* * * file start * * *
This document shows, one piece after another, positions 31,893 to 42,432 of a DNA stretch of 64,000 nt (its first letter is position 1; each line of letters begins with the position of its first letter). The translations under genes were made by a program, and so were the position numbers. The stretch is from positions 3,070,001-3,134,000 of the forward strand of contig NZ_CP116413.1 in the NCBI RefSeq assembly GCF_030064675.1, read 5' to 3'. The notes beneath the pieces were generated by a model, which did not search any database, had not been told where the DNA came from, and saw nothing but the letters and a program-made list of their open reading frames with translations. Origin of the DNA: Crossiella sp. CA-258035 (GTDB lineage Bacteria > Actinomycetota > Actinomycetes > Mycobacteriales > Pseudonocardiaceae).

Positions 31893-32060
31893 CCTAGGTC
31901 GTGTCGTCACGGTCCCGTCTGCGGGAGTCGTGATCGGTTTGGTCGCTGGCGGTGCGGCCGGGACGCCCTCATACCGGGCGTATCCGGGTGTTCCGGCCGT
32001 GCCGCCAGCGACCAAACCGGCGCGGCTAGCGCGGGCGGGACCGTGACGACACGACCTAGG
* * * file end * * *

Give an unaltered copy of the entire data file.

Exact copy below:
This document shows, one piece after another, positions 31,893 to 42,432 of a DNA stretch of 64,000 nt (its first letter is position 1; each line of letters begins with the position of its first letter). The translations under genes were made by a program, and so were the position numbers. The stretch is from positions 3,070,001-3,134,000 of the forward strand of contig NZ_CP116413.1 in the NCBI RefSeq assembly GCF_030064675.1, read 5' to 3'. The notes beneath the pieces were generated by a model, which did not search any database, had not been told where the DNA came from, and saw nothing but the letters and a program-made list of their open reading frames with translations. Origin of the DNA: Crossiella sp. CA-258035 (GTDB lineage Bacteria > Actinomycetota > Actinomycetes > Mycobacteriales > Pseudonocardiaceae).

Positions 31893-32060
31893 CCTAGGTC
31901 GTGTCGTCACGGTCCCGTCTGCGGGAGTCGTGATCGGTTTGGTCGCTGGCGGTGCGGCCGGGACGCCCTCATACCGGGCGTATCCGGGTGTTCCGGCCGT
32001 GCCGCCAGCGACCAAACCGGCGCGGCTAGCGCGGGCGGGACCGTGACGACACGACCTAGG